George Orwell 1903—1950

George Orwell

About

Eric Arthur Blair known by his pen name George Orwell, was an English novelist, essayist, journalist and critic. His work is marked by lucid prose, awareness of social injustice, opposition to totalitarianism, and commitment to democratic socialism. Commonly ranked as one of the most influential English writers of the 20th century and as one of the most important chroniclers of English culture of his generation, Orwell wrote literary criticism, poetry, fiction and polemical journalism. He is best known for the dystopian novel Nineteen Eighty-Four and the allegorical novella Animal Farm.

Available eBooks

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    A Clergyman's Daughter (1935)

    Intimidated by her father, the rector of Knype Hill, Dorothy performs her submissive roles of dutiful daughter and bullied housekeeper. Her thoughts are...read more »

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    Animal Farm (1945)

    The most famous by far of all twentieth-century political allegories, Animal Farm is the account of a group of barnyard animals who revolt against their...read more »

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    Coming Up For Air (1939)

    George Bowling, the hero of this comic novel, is a middle-aged insurance salesman who lives in an average English suburban row house with a wife and two...read more »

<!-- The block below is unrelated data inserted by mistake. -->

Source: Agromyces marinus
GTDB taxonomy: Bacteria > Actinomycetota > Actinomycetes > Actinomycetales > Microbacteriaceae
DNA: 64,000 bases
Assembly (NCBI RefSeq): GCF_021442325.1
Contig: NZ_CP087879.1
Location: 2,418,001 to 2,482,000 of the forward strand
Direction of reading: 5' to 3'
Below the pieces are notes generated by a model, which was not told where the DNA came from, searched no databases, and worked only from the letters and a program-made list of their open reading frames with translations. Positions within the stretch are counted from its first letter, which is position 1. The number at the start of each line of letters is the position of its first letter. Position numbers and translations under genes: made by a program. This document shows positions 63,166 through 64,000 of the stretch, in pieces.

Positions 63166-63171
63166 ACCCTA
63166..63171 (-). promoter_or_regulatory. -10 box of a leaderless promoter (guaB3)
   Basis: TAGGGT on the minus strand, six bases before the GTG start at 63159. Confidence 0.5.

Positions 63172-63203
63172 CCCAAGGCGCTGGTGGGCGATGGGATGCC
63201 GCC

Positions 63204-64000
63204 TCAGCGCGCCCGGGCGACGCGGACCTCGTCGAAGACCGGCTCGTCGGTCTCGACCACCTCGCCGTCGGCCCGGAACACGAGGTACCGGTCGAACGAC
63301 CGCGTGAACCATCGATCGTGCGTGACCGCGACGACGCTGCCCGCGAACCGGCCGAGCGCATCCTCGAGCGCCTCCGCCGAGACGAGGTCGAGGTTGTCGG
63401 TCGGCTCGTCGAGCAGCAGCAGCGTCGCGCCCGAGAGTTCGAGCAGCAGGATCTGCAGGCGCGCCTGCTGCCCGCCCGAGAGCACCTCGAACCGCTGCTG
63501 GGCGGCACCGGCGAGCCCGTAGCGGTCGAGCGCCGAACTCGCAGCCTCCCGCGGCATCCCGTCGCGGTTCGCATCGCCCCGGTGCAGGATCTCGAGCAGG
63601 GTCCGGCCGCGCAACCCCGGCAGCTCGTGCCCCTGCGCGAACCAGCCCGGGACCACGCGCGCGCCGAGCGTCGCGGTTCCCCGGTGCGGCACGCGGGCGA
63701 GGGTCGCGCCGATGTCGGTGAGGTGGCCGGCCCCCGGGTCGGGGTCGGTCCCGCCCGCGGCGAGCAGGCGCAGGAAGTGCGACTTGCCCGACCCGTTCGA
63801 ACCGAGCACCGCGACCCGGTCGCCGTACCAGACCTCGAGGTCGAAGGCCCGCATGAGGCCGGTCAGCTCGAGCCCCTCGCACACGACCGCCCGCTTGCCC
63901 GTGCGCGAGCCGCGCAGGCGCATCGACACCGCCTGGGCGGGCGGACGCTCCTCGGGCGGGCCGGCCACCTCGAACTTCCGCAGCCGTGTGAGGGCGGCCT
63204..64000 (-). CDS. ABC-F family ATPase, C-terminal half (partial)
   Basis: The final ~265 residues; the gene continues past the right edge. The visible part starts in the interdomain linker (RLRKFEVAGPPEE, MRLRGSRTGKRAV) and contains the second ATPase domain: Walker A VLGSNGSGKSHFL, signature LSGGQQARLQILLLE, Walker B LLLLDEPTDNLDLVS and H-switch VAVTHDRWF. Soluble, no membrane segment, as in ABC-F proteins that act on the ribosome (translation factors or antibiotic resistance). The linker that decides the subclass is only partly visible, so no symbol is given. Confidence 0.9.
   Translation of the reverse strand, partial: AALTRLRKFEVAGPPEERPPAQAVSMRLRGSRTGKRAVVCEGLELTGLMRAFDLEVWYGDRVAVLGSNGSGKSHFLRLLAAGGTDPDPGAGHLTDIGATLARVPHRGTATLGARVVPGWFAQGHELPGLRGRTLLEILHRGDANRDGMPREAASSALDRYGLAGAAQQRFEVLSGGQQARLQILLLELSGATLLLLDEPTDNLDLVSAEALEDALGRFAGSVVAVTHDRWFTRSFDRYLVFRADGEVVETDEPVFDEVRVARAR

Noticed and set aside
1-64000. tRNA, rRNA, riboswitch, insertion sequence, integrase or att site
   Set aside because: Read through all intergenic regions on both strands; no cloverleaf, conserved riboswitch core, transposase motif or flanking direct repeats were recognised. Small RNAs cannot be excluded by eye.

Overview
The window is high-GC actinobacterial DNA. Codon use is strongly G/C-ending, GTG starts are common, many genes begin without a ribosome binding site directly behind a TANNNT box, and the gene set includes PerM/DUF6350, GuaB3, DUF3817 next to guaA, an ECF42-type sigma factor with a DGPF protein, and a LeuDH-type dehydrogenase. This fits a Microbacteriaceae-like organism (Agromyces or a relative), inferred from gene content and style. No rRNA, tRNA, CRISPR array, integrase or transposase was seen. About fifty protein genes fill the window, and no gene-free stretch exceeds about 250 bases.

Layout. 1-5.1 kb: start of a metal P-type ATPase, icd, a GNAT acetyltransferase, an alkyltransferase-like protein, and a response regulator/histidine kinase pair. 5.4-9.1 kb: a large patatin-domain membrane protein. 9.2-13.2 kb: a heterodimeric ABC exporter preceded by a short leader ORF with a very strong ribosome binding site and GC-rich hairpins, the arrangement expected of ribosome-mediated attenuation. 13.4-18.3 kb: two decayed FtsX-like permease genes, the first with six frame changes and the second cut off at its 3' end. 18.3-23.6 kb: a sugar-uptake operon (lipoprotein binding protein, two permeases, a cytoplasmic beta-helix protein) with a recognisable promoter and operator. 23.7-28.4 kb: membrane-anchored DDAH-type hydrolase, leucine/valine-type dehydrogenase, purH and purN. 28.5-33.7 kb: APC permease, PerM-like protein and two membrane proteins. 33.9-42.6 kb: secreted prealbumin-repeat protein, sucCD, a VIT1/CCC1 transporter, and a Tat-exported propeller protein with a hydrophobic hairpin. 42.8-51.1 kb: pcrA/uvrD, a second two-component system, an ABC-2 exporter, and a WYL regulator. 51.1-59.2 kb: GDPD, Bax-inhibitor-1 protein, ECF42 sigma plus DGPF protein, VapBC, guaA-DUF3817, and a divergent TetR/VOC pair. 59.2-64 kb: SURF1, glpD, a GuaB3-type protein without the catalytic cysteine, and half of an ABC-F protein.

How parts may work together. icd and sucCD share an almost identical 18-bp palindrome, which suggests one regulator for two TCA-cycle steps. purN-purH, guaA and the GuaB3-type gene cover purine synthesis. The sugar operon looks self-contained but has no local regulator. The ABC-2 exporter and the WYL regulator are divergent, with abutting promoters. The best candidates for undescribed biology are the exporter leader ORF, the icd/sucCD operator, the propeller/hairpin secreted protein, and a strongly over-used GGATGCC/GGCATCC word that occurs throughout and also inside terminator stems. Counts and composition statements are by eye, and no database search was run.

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    Down and Out in Paris and London (1933)

    This unusual fictional account - in good part autobiographical - narrates without self-pity and often with humor the adventures of a penniless British w...read more »

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    Homage to Catalonia (1938)

    “Every line of serious work that I have written since 1936 has been written, directly or indirectly, against totalitarianism and for democratic socialis...read more »

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    Nineteen Eighty-Four (1949)

    It is 1984. The world is in a state of perpetual war and Big Brother sees and controls all. Winston Smith, a member of the Outer Party and propaganda-wr...read more »

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    Politics and the English Language (1946)

    Politics and the English Language is widely considered Orwell’s most important essay on style. Style, for Orwell, was never simply a question of aesthet...read more »

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    Shooting an Elephant (1936)

    Shooting an Elephant is Orwell’s searing and painfully honest account of his experience as a police officer in imperial Burma; killing an escaped elepha...read more »

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    The Road to Wigan Pier (1937)

    An unflinching look at unemployment and life among the working classes in Britain during the Great Depression, The Road to Wigan Pier offers an in-depth...read more »